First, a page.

It happened so fast. I had no idea what was happening to my body. Between the ketamine infusions and various medications for my CRPS, a six week stint of intensive medical treatments turned into a sort of self-inflicted fat camp. Only not the kind you think. I gained weight hand over Cheeto infested fist. Toblerones grumbled from within my night stand, begging to be peeled. I could not comfort my discomfort enough. So I ate to quell the side effects of nausea or munchie induced cravings for anything sweet. I had fallen deep into an abyss I hadn't experienced since the Freshman Fifteen.
No woman ever feels good outside of our comfort zone. The only muffin top I wanted around was nonfat and blueberry. After four children, I gave up on washboard abs. I would never be the mom photographing herself in a bikini with my kids at my feet. Especially since one is in college. That would just be weird. I have accepted my widened hips as a badge of honor. But this was a whole new boxing ring. I had gained twenty pounds in six weeks. I had become the Raging Bull of estrogen. Only now, there was no Hollywood paycheck, role of a lifetime, or Oscar waiting for me at the end of my scale. Just a mirror with a stranger staring back at me.
When I was in the throws of surgeries, I had lost too much weight. So the other end of the weight struggle is familiar to me as well. The crack baby look did not do me any favors. Friends would visit and see a waif of who I used to be. Being underweight was no less healthy than being overweight.
The key with my weight gain, was making admitting there was a problem, and to not freak out about it. It was time to take a breath, and know this was not going to be a sprint. To get back to a healthy weight, a weight I was comfortable with, I had to adopt good eating habits, but also not look at the scale. I wanted to feel healthy and have it be about that, not numbers on a scale.
I was going to make the decision to eat healthy foods and be aware of how I felt each week. Gradually, my stomach slimmed a bit here and there. I started to simply feel better about my physical being. And one day I noticed that although my face was fuller, I kind of liked it that way. Friends began to compliment me on how healthy I looked. That there was a glow to my skin. But surely I was no where near my pre-Bull weight. I kept up my healthy eating habits. I ate three meals a day and just cut out breads, sweets, and snacks. I drank more water. I am still sedentary due to my condition except for physical therapy, so exercise is not a possibility for me. But after a month, I could no longer hold back from weighing myself.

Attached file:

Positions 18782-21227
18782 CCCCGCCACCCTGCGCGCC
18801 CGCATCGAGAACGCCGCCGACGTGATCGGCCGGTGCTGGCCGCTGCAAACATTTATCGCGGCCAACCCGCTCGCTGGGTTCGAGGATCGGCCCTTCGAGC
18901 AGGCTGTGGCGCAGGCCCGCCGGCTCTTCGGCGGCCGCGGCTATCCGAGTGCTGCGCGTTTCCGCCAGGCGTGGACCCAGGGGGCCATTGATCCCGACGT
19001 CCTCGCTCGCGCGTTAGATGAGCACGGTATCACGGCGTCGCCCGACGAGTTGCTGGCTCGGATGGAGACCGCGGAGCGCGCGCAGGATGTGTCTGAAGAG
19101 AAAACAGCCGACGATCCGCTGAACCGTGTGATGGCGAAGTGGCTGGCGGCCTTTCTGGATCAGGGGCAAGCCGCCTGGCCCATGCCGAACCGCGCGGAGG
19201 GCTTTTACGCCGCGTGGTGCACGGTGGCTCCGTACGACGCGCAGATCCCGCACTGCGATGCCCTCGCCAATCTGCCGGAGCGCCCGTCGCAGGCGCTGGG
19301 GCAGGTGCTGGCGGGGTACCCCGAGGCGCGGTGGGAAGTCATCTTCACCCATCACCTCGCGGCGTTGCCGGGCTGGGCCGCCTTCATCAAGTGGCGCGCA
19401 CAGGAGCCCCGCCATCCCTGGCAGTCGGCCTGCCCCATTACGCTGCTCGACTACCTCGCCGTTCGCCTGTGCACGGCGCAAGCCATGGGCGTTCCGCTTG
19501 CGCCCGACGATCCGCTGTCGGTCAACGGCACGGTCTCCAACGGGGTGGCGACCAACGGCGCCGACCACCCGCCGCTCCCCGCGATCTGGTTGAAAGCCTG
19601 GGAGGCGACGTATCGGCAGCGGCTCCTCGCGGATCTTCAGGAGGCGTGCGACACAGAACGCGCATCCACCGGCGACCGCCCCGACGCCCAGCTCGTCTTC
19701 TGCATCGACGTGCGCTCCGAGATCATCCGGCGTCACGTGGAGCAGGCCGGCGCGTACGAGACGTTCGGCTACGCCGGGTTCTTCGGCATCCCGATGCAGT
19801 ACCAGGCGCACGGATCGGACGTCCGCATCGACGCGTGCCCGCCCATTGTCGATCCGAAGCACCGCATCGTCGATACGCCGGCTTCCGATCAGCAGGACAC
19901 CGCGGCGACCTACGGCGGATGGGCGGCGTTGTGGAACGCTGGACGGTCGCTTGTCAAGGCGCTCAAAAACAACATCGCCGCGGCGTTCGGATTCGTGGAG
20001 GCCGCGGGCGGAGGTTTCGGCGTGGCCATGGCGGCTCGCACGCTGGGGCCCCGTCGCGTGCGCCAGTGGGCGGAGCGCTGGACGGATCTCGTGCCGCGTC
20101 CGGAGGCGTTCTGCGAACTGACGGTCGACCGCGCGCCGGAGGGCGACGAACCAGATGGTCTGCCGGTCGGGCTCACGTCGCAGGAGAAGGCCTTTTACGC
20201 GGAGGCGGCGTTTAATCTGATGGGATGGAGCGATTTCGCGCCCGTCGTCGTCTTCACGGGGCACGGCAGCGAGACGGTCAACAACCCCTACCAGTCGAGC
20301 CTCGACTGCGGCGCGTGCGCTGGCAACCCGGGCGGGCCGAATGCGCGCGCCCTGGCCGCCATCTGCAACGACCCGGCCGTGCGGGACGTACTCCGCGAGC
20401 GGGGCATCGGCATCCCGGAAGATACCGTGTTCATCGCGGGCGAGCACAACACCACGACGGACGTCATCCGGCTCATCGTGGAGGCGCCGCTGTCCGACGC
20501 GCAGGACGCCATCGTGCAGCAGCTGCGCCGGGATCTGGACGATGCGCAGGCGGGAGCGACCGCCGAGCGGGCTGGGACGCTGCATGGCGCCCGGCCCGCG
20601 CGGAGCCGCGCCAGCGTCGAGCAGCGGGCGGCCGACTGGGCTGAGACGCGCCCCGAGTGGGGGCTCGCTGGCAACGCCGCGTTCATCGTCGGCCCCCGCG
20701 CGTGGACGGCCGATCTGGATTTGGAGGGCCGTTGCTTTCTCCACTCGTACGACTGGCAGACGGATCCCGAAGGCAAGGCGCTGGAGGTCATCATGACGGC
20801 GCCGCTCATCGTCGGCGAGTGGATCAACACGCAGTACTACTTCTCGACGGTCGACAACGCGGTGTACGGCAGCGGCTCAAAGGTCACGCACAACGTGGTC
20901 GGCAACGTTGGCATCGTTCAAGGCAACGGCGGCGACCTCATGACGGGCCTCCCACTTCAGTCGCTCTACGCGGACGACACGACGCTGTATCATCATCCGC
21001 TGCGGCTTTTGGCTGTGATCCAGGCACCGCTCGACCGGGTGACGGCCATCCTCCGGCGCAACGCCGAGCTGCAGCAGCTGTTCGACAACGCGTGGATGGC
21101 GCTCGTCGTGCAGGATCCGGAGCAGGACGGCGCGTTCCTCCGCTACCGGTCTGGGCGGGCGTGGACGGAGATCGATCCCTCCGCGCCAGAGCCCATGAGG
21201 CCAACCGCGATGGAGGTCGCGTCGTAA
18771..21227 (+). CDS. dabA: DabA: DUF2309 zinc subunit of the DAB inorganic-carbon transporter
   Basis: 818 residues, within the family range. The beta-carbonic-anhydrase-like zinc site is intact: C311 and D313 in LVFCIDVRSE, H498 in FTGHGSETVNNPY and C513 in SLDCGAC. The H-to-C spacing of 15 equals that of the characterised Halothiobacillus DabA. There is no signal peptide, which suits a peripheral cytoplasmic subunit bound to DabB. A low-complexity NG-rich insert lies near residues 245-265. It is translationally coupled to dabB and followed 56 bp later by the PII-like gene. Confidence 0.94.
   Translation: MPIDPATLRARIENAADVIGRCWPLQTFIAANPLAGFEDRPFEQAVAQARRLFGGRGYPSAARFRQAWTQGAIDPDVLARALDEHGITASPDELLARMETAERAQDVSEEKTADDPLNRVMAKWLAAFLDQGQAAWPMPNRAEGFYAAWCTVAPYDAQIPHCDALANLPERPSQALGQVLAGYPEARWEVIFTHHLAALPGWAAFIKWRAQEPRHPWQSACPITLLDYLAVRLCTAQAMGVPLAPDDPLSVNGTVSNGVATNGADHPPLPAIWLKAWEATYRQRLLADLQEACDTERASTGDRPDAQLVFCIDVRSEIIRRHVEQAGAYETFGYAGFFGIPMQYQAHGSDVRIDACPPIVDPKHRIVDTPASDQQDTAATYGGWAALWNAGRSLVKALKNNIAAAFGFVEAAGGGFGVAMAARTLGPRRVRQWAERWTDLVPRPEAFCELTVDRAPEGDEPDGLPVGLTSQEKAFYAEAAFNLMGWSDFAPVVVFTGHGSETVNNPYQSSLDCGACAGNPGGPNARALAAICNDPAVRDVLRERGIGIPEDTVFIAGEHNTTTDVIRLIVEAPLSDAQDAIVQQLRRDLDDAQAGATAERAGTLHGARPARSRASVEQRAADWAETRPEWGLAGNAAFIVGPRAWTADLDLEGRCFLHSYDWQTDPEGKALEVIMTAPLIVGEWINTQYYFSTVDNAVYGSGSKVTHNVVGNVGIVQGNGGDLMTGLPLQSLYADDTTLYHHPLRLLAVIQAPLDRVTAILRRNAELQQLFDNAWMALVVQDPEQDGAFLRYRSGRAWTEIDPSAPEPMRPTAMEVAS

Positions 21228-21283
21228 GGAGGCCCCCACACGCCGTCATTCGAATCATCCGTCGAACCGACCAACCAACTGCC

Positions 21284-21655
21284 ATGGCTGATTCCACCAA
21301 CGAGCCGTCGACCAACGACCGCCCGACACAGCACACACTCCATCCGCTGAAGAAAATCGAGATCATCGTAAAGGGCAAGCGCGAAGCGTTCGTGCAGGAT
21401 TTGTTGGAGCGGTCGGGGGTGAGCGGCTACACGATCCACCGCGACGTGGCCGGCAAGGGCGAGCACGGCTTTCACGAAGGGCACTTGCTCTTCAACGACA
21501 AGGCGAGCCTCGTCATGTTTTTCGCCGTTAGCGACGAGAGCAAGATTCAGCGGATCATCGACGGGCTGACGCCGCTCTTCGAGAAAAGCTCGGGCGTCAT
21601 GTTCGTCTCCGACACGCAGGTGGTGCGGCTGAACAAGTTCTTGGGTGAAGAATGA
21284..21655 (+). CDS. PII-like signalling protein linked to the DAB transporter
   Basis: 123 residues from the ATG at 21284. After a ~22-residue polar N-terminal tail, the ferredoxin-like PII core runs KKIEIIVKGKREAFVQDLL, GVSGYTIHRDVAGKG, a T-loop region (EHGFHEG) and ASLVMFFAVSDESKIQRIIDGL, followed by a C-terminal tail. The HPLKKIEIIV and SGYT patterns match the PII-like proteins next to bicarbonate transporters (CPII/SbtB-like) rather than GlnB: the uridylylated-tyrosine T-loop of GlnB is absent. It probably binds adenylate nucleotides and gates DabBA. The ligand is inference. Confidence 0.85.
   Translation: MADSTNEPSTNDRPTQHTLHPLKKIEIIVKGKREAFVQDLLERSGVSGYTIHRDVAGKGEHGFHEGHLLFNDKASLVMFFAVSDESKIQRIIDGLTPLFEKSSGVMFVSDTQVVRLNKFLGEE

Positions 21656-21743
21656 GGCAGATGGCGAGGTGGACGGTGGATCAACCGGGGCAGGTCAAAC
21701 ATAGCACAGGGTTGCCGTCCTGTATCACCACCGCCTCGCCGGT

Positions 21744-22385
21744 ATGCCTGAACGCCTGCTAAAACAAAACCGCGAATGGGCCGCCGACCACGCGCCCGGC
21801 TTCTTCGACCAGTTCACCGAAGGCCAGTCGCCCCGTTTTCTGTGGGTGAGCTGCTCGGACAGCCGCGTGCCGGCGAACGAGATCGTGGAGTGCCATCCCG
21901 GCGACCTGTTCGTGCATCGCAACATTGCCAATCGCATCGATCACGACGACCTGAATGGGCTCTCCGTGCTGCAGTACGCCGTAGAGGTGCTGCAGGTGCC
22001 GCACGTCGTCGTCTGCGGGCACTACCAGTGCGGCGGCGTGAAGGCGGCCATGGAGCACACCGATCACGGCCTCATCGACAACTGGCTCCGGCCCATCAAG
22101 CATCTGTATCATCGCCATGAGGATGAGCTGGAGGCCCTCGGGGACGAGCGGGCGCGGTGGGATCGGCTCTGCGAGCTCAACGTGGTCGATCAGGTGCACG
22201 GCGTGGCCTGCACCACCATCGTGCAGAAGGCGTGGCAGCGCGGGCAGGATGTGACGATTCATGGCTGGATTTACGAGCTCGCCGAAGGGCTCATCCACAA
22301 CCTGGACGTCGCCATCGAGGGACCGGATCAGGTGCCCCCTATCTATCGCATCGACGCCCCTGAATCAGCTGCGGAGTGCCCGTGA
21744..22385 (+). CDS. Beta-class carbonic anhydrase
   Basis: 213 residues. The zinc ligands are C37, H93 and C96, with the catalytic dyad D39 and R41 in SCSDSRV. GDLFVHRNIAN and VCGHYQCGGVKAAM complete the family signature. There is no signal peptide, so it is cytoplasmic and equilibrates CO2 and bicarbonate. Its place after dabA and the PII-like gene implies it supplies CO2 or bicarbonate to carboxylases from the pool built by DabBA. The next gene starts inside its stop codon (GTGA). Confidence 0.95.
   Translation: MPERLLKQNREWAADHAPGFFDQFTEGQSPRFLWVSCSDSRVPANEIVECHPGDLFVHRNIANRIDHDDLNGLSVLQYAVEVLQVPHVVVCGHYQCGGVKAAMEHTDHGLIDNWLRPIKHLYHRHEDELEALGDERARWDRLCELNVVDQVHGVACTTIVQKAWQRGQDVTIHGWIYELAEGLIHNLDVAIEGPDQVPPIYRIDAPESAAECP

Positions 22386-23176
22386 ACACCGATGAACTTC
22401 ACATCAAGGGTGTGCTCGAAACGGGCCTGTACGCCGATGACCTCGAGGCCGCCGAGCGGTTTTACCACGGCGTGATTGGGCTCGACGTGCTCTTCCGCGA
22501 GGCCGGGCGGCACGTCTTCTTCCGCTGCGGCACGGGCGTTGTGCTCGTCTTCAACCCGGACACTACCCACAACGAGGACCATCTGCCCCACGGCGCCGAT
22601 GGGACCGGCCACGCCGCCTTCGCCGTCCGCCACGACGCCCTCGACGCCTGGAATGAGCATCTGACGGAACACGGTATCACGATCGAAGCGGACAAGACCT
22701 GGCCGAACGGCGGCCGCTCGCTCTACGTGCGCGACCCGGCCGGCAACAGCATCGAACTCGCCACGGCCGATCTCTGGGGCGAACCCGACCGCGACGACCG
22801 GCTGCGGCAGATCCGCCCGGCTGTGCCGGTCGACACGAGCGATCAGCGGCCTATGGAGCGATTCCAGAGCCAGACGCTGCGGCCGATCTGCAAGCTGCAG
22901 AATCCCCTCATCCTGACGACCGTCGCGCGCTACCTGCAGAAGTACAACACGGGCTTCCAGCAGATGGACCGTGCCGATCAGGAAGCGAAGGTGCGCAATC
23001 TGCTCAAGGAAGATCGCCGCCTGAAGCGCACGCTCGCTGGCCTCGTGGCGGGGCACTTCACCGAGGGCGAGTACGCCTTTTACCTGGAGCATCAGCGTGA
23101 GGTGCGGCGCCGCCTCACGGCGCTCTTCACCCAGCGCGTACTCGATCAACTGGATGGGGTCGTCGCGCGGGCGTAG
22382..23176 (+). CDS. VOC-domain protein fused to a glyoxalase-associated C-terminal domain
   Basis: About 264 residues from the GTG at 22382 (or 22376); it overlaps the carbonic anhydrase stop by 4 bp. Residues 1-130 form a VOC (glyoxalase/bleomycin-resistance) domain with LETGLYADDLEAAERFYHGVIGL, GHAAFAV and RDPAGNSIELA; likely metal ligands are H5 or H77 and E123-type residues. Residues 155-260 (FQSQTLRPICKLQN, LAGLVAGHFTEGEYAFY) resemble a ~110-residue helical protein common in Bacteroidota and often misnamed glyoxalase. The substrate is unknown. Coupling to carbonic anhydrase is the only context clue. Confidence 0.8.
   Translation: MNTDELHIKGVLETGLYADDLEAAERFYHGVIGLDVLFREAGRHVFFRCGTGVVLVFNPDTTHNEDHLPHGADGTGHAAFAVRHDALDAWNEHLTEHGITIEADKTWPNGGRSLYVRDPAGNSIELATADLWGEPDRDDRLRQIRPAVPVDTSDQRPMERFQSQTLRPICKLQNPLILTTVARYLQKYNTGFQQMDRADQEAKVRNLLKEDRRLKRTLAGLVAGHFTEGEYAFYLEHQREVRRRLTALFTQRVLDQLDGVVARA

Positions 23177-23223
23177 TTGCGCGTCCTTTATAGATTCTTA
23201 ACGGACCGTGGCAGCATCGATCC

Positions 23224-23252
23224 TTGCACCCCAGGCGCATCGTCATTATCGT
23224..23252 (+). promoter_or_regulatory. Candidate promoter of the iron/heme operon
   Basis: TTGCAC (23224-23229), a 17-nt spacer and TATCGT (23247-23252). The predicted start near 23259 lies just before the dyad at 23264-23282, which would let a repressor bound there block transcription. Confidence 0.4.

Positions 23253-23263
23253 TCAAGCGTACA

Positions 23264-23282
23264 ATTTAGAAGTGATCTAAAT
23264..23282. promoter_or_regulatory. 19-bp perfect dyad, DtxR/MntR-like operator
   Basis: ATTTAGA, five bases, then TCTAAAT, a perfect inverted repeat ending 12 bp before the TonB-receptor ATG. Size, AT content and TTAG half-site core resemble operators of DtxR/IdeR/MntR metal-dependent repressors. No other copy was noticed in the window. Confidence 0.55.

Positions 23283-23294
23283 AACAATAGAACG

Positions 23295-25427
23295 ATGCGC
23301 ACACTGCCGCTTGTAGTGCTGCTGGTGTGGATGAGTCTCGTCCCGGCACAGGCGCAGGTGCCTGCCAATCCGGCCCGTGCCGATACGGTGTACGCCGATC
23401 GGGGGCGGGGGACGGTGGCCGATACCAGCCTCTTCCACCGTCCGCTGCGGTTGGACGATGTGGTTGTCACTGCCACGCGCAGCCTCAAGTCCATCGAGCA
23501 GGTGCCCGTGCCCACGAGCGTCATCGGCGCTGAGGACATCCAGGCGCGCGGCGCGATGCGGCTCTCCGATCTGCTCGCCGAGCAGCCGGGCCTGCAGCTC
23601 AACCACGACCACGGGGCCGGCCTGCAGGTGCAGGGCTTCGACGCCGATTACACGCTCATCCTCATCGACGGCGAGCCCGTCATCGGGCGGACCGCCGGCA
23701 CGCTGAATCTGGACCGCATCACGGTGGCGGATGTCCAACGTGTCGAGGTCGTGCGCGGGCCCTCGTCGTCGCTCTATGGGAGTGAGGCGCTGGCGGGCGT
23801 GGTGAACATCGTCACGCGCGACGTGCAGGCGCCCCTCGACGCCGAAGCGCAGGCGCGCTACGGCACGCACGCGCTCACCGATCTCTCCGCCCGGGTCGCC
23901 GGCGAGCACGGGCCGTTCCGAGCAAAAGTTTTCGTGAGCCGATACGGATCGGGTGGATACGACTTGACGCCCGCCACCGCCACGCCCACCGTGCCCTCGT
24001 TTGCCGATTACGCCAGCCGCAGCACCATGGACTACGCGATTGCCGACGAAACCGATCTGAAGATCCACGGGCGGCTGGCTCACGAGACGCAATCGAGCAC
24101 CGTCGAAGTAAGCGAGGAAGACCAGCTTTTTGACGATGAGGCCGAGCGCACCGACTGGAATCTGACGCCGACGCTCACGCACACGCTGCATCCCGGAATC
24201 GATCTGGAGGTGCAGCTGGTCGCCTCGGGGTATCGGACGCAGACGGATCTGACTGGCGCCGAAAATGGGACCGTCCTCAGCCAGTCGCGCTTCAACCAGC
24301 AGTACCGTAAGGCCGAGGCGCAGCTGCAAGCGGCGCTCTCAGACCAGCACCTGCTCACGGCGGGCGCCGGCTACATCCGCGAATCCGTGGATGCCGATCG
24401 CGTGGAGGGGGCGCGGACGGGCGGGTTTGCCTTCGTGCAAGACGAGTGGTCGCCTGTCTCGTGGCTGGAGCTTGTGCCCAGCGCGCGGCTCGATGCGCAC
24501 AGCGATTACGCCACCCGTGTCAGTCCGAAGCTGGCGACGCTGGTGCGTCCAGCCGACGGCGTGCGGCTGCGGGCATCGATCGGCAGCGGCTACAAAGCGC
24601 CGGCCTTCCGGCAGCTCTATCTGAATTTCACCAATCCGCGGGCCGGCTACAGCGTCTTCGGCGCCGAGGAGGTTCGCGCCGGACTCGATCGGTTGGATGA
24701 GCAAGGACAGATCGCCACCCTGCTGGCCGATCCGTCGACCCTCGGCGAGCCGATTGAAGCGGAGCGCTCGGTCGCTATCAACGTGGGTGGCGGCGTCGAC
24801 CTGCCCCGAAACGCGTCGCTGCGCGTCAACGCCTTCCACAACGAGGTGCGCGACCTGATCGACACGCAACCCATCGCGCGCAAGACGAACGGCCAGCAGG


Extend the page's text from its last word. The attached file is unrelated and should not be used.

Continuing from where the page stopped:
I still felt thicker around the middle. Still much heavier than I have been in twenty years. I am forty-three.
I stepped on the scale. My heart stuck in my throat. I was still fifteen pounds heavier than I wanted to be. But then it hit me. I was happy. My body was fuller but so were my breasts. My face was fuller, but so was my heart. I had tried all of my life to fight the very weight that would bring a glow to my skin. A glow that only comes with age.
It's my hope by sharing this story, that women who have hit forty might be a bit kinder to their selves. Cindy Crawford said once you hit forty, you have to choose between your tush and your face. I fought her on this in my own little mind. We argued about it for hours. At last, she has won.
Forty is a whole new age. It means not needing to be a size four. Or having the pressures of who we were before. It's a time to be gentle with our self. Because it can truly be a time to embrace within a whole new part of you.